The Dr. Lucy Jones Center for Science and Society and the Episcopal Diocese of L.A. have premiered a process to improve post-disaster communication, allowing faith-based institutions to better help their members and increase resilience.
On Sunday, October 15, 2023, seismologist Dr. Lucy Jones led an earthquake drill at St. James Episcopal Church in South Pasadena to demonstrate an essential post-disaster communication process developed in conjunction with the Episcopal Diocese of LA. Over the last year, six member churches across greater Los Angeles have been developing their community resilience framework, with guidance from the Climate Connections Program, to help their congregations prepare for disasters, which are increasing in intensity and frequency due to climate change. The Climate Connections Program to increase community resilience in faith-based institutions was developed by the Dr. Lucy Jones Center for Science and Society with support from the Southern California Edison Foundation.
The Climate Connections Program, which includes the communication drill and the community resilience framework template, is available in the Resources tab.
“If an organization wants to help after a disaster, they need to know who needs help. To connect with each other after a disaster is the first step in disaster resilience.”
– Dr. Lucy Jones
The earthquake drill occurred at just after the conclusion of the Sunday service at St. James Episcopal Church as a part of the 2023 ShakeOut week. Dr. Jones signaled the start of the exercise by announcing an earthquake had struck, and the parishioners took protective actions in the church’s pews, which included dropping to the ground, covering, and holding on. Once Dr. Jones announced that the simulated earthquake had stopped, the gathered crowd evacuated to the church to the parking lot. The ushers had been trained to assist after a disaster and helped everyone get outside, including those who are mobility impaired. Phase two of the drill — a communications chain in which parishioners are contacted via text to determine their safety — was then put into action. These messages were sent to church members, both present and absent from the service. This communication chain is designed to occur after any disaster and will allow church leaders to create a preliminary report on the status of their congregation’s safety. The third phase was then employed, where leaders from cohort congregations reported their statuses via text.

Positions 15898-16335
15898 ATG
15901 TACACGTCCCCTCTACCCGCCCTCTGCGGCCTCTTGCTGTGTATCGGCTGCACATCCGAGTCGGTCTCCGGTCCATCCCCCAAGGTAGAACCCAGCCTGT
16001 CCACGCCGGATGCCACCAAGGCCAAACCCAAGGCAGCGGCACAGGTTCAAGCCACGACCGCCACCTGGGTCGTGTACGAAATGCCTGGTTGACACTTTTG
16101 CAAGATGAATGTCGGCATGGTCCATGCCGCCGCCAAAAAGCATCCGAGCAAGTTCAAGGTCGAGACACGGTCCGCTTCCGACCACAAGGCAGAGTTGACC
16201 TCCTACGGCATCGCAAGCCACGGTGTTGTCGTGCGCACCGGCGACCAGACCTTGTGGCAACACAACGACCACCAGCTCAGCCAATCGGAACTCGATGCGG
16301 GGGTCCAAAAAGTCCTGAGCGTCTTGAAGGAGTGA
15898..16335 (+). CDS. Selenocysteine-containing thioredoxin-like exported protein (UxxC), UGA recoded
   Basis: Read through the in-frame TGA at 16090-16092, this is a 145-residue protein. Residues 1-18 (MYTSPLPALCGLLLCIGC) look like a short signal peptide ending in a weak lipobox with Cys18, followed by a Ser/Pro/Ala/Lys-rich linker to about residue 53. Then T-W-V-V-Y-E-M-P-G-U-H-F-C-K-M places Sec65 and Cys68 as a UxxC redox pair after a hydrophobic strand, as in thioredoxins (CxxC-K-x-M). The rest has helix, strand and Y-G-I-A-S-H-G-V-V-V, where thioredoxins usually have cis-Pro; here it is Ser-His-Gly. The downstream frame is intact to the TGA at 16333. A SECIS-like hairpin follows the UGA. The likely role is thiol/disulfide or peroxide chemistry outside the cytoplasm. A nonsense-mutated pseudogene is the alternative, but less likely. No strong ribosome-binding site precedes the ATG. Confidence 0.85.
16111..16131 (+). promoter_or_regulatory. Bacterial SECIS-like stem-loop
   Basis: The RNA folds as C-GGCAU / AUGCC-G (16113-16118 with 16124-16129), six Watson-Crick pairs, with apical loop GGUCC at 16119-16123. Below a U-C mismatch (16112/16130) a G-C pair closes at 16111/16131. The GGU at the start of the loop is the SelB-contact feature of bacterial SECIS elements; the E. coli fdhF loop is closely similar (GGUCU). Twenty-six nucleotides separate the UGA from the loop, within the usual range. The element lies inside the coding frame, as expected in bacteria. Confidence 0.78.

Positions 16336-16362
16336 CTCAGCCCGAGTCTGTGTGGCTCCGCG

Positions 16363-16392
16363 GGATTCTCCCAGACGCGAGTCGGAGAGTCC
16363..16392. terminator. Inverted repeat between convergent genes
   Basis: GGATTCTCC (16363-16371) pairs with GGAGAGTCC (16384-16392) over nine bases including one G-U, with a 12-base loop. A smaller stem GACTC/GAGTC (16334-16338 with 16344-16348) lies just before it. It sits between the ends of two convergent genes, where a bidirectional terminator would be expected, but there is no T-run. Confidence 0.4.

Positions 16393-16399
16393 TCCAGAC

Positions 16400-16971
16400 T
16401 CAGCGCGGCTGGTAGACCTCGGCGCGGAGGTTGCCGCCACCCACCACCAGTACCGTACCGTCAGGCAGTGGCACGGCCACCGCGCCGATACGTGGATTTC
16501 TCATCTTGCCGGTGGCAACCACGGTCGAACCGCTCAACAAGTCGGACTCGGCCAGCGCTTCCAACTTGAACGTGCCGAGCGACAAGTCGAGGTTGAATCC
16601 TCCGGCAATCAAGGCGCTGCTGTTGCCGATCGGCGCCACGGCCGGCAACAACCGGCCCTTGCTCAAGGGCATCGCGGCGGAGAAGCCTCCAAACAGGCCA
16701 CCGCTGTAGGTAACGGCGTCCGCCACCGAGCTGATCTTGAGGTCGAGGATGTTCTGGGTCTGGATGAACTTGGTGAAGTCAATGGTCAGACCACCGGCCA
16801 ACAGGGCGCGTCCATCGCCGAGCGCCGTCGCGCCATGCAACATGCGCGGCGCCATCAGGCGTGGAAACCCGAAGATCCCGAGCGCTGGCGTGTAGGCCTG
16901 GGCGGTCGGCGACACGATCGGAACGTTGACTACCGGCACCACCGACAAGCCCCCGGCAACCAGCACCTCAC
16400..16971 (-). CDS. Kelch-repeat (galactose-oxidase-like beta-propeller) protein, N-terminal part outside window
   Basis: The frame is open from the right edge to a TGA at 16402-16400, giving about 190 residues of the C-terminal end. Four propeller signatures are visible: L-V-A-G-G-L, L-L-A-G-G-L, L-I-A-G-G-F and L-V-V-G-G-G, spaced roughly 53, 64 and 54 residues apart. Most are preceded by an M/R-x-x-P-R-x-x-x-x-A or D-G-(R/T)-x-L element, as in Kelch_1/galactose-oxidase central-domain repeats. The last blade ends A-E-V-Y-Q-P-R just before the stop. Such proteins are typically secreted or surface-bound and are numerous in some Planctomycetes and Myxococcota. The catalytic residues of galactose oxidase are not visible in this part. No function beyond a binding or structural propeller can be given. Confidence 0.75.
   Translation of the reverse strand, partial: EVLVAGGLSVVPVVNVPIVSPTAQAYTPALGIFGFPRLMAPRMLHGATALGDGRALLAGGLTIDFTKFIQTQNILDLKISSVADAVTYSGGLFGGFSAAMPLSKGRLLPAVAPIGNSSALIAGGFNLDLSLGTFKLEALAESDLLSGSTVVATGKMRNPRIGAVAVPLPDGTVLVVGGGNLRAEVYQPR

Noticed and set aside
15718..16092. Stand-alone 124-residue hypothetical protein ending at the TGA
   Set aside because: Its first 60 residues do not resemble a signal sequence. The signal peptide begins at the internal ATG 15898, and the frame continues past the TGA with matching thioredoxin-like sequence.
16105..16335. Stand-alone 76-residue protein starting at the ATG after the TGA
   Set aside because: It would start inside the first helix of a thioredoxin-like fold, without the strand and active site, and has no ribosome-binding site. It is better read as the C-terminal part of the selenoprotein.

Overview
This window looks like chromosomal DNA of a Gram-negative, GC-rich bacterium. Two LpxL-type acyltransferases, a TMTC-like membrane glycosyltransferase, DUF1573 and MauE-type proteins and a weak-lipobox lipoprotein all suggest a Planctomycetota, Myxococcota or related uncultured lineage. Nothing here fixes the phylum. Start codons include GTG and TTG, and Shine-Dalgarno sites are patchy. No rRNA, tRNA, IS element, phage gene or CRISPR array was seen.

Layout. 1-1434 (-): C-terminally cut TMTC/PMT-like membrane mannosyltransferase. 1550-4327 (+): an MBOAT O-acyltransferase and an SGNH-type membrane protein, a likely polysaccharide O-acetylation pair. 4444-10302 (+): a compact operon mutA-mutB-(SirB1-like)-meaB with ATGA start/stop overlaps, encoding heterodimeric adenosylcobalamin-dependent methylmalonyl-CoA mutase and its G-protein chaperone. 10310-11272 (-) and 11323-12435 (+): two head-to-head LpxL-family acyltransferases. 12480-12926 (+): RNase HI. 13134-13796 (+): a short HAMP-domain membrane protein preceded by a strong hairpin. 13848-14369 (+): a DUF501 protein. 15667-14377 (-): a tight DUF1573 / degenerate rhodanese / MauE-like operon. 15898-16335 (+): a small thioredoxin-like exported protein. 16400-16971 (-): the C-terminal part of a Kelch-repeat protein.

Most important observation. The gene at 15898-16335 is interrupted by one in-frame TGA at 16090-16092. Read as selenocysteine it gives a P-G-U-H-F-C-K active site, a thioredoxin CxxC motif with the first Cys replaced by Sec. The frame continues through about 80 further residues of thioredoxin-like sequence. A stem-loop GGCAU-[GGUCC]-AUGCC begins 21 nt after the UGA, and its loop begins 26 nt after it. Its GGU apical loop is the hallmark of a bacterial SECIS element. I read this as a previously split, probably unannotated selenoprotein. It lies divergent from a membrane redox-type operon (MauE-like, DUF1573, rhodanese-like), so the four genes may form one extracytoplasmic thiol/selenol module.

The L.A. Times covered the earthquake drill at St. James Episcopal Church. Read the article here.
“When we talk about earthquake preparedness, that gets everyone’s attention…But it’s also about preparing and becoming resilient for other disasters that also happen.”
– Dr. Jones in the L.A. Times
The Rev. Canon Melissa McCarthy, diocesan canon to the ordinary (chief of staff) and chair of the Bishop’s Commission on Climate Change, had this to say about the importance of the Climate Connections program: “Dr Jones’s work with the Episcopal Diocese of Los Angeles is invaluable in helping our communities understand, first and foremost, that being prepared for disasters is something that takes proactive work. Second, she has provided a space where relationships within congregations and between congregations across the diocese have been strengthened. She has taught us that resiliency is based in strong relationship and mutual support. Her work has been transformational for us, and we are deeply grateful to Dr. Jones and to Southern California Edison for making this opportunity possible.”
As part of this partnership with the Episcopal Diocese, Dr. Jones delivered the morning plenary presentation at the first Diocesan Climate Change Summit on September 16, 2023. In her speech, Dr. Jones emphasized actionable climate solutions outlined in the Tempo project’s toolkit: “Buy electric, instead of gas. If all of us made a pledge … to make our next car electric, our next stove induction, not gas … we’d meet our emissions goals.”
Additionally, on August 20, 2023, Dr. Jones delivered the Sunday sermon at St. James Episcopal Church as part of the implementation of the Climate Connections Program. Dr. Lucy Jones highlighted the connection between commitment to one another, and work on disaster resilience and climate protection. For Episcopalians, this may be tied to their faith’s caretaking purpose. For others, this may be tied to commitment to protecting the environment and local community.
Watch her sermon below.
About the Episcopal Diocese of L.A.
The Episcopal Diocese of Los Angeles is a community of over 48,000 Episcopalians in 147 congregations, 40 schools, and 18 major institutions, spanning all of Los Angeles, Orange, San Bernardino, Santa Barbara, and Ventura counties, and part of Riverside County. Learn about their mission and more by visiting diocesela.org.